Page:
In the history of swords, Emperor Gotoba was an avid sword enthusiast with a discerning eye. It is thought that the reason that there are many famous swords from the Kamakura period is due to Gotoba’s participation in sword making. Masters swordsmiths further refined their skills, raising the function and beauty of the Japanese swords up to a higher level. 

Emperor Gotoba also commissioned a large volume of Japanese poetry, called the, Shin Kokin Wakashu (New Collection of Ancient and Modern Poems).

British expert on Japanese swords, Paul Martin.

Project Proposed by a British National

Japanese sword researcher, Paul Martin, said, “I feel like I was called through time and across the sea by Emperor Gotoba. 

After working as a curator at the British Museum, he has been active in Japan since 2004. He is also a trustee of the Society for the Promotion of Japanese Sword Culture Promotion (NBSK).

He first visited the Oki Islands in the early winter of 2017. While visiting historical sites related to the emperor, he suddenly came up with the idea of producing a 21st century Gobankaji. He made a proposal for the project to Mr. Shigeki Murao, a priest at Oki Shrine, and received his approval.

Oki Shrine, Ama Town (Paul Martin collection)

The Gassan Swordsmiths of Nara

Enlisting the help of acquaintance and television director, Satsuki Sugimoto, Martin’s proposed project began and the forging demonstration in front of Oki Shrine was finally realized in October 2021.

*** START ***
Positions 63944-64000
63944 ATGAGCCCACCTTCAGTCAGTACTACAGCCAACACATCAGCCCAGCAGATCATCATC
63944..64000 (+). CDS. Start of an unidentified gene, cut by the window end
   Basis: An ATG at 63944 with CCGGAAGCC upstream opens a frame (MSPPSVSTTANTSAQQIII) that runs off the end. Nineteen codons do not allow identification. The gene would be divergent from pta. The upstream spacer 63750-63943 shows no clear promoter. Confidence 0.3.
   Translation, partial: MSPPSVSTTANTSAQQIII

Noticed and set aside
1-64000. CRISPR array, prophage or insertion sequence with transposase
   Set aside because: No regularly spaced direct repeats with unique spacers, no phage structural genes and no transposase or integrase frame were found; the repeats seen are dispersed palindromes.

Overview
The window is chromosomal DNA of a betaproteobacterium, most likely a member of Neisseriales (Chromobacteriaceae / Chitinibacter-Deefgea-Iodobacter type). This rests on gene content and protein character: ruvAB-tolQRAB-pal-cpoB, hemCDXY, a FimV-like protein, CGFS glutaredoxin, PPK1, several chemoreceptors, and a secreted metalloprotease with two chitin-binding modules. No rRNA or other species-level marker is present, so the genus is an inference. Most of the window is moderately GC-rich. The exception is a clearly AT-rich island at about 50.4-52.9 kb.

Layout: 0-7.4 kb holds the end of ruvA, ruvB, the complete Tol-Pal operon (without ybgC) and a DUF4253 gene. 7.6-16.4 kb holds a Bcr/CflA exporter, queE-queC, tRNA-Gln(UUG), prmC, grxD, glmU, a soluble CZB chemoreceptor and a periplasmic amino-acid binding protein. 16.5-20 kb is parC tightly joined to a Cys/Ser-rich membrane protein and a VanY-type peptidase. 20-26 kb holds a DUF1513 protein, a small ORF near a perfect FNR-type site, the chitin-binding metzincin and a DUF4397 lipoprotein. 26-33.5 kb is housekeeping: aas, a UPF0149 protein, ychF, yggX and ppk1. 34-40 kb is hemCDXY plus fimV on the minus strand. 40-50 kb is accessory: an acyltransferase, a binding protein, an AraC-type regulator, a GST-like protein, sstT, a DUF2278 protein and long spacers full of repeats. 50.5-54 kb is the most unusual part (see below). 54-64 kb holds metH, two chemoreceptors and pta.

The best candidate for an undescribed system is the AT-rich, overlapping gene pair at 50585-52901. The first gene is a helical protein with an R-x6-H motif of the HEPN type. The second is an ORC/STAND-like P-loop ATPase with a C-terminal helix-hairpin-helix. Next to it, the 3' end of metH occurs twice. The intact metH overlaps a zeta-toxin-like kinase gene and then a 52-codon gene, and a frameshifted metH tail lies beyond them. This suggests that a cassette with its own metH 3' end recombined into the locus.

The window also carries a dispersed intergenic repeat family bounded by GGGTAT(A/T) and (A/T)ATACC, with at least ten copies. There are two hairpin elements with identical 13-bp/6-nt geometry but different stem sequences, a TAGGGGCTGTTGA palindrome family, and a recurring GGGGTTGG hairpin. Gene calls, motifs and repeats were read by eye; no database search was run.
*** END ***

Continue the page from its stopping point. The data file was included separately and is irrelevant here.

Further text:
There was also sword forging carried out at Oki Shrine in 1939. Swords were dedicated to the shrine commemorating the 700th anniversary of Emperor Gotoba’s death by a group known as the Showa Gobankaji. The swords made by the prewar swordsmiths are on display at the Emperor Gotoba Museum in Ama Town.

One of the participants was swordsmith Gassan Sadaichi, the father of Gassan Sadatoshi, who has become the first member of the Shin-Gobankaji.

Martin and his colleagues plan to have a total of 12 swords made by 12 modern master swordsmiths. The same number as Emperor Gotoba’s original Gobankaji. The completed swords will be dedicated to Oki Shrine.

The crowdfunding page for the Shin-Gobanakaji Project can be found here.

Excerpts of Sankei Shimbun and JAPAN Forward’s interview with Dr. Martin follow:

A Craft in Crisis

Intangible Cultural Property swordsmith Gassan Sadatoshi with sword expert Paul Martin.

Why did a British expat launch the Gobankaji? 

I started the Shin-Gobankaji Project because the Japanese sword world is in a precarious situation.